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Tumor characteristics and the clinical outcome of invasive lobular carcinoma compared to infiltrating ductal carcinoma in a Chinese population
World Journal of Surgical Oncology volume 10, Article number: 152 (2012)
We sought to compare the baseline demographics, standard pathologic factors and long- term clinical outcomes between ILC and infiltrating ductal carcinoma (IDC) using a large database.
Clinicopathologic features, overall survival (OS), and recurrence/metastasis-free survival (RFS) were compared between 2,202 patients with IDC and 215 patients with ILC.
ILC was significantly more likely to be associated with a favorable phenotype, but the incidence of contralateral breast cancer was higher for ILC patients than for IDC patients (8.4% vs. 3.9%; P =0.001). The frequencies of recurrence/metastasis (P = 0.980) and death (P = 0.064) were similar among patients with IDC and patients with ILC after adjustment for tumor size and nodal status. The median follow-up was 42.8 months.
Chinese women with ILCs do not have better clinical outcomes than their counterparts with IDC. Management decisions should be based on individual patient and tumor biologic characteristics, and not on lobular histology.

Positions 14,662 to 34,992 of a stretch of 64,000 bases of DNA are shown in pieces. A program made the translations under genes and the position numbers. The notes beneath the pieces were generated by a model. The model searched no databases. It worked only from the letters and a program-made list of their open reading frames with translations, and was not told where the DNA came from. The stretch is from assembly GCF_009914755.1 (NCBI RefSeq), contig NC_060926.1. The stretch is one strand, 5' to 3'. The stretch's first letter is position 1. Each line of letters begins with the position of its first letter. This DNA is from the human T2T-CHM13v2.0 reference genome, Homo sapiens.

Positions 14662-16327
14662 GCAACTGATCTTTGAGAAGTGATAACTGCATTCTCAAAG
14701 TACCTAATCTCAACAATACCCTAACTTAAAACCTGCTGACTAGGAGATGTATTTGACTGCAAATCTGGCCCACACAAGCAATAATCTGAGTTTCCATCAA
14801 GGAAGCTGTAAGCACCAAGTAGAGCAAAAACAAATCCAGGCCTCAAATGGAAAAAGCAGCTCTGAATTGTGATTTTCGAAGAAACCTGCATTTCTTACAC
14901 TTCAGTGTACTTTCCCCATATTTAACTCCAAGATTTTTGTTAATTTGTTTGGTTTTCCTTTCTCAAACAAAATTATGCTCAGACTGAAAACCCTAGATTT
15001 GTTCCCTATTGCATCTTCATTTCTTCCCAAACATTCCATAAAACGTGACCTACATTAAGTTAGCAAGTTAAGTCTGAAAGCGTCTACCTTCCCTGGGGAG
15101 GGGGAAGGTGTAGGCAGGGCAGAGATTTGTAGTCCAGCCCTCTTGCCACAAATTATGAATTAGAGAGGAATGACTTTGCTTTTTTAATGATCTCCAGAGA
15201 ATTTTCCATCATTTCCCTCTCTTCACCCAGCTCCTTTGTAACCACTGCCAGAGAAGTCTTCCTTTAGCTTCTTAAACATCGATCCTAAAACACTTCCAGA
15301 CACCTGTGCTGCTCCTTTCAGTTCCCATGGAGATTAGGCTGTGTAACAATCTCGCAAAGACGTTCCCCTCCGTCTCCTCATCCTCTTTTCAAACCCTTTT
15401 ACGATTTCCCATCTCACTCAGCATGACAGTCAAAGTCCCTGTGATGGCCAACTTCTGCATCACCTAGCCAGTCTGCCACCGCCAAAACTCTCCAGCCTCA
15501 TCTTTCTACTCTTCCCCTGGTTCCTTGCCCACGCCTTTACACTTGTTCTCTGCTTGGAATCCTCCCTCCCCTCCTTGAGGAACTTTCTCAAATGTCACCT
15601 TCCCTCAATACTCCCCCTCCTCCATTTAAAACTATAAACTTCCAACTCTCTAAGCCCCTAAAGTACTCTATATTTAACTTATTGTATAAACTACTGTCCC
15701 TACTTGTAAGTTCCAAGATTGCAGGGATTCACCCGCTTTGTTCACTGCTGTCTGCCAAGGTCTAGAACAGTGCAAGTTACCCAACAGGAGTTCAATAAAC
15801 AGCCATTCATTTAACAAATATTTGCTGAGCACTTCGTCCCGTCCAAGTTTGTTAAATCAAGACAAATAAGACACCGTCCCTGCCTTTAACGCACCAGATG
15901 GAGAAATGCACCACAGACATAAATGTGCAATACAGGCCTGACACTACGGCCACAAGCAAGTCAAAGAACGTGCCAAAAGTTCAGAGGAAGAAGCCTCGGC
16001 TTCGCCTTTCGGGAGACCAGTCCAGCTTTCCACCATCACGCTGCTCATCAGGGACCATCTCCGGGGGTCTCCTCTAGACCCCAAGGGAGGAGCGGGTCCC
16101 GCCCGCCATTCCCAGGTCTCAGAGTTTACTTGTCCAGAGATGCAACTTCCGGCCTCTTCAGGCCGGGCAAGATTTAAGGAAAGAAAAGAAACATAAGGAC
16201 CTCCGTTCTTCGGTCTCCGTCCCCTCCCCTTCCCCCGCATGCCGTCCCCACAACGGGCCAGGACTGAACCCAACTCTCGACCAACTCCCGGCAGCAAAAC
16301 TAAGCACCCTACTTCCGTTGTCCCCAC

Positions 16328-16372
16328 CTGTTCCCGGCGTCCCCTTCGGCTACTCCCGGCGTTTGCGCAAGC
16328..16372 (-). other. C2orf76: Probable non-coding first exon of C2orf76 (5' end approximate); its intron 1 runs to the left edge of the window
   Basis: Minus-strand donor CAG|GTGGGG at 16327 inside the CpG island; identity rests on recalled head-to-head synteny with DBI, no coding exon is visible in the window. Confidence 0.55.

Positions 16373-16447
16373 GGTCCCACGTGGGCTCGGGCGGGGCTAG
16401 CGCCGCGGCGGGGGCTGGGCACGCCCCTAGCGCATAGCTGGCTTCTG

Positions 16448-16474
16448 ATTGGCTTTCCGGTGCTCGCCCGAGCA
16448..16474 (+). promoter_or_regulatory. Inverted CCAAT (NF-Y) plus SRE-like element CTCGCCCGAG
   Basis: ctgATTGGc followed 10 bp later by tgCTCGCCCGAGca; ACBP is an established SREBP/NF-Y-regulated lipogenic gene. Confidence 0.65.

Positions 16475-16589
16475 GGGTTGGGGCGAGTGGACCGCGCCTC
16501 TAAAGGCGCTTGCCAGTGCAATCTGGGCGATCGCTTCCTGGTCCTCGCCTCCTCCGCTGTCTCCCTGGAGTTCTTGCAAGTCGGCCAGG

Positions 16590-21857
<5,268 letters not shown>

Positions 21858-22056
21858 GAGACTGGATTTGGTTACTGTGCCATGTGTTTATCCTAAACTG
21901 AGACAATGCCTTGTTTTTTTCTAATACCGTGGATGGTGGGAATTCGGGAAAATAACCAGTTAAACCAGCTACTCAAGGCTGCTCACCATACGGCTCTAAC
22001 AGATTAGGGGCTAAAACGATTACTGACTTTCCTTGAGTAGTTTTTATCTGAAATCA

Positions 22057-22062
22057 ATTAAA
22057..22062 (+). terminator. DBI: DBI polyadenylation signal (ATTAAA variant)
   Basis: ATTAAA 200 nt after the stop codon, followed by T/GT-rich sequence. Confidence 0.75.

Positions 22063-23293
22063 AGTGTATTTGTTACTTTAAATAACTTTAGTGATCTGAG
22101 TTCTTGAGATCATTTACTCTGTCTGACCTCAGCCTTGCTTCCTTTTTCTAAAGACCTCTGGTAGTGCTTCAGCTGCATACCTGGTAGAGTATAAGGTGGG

Lobular carcinoma is the next most common invasive breast cancer histology after ductal carcinoma, accounting for 8% to 14% of all breast cancers[1–4]. Invasive lobular carcinomas (ILC) are believed to be more frequently multicentric and bilateral and may be distinguished from infiltrating ductal carcinoma (IDC) histologically by its cell type and pattern of invasion, as well as by its immunohistochemical profile[5, 6]. ILC is also reported to be more difficult to palpate and to visualize with mammography and has a distinctive pattern of metastatic spread[7, 8]. Some epidemiologic studies have shown that for unknown reasons, the incidence of this type of breast cancer is increasing, especially among postmenopausal women.
The morphologic features of ILC that are distinct from those of IDC include small, round cells that are bland in appearance and have scant cytoplasm. Because ILC is substantially less common than IDC, knowledge about the clinical outcome of ILC has been based on analysis including relatively small numbers of cases. ILC has been reported to be associated with a poor, similar, or better prognosis than IDC[10–12]. Only limited data have been reported on the biologic features of lobular carcinomas within the context of their clinical outcome. However, some features such as age at diagnosis, tumor size, lymph node status, histological grade, and stage of disease are confirmed to be important prognostic factors for survival in IDC patients[13–15].
We therefore undertook an extensive comparison of ILC and IDC using a large database to provide a more complete and reliable assessment of their biologic phenotypes and clinical behaviors. The present population-based study elucidated the prognosis of women with ILC and IDC with respect to recurrence/metastasis-free survival (RFS) and overall survival (OS) among Chinese women.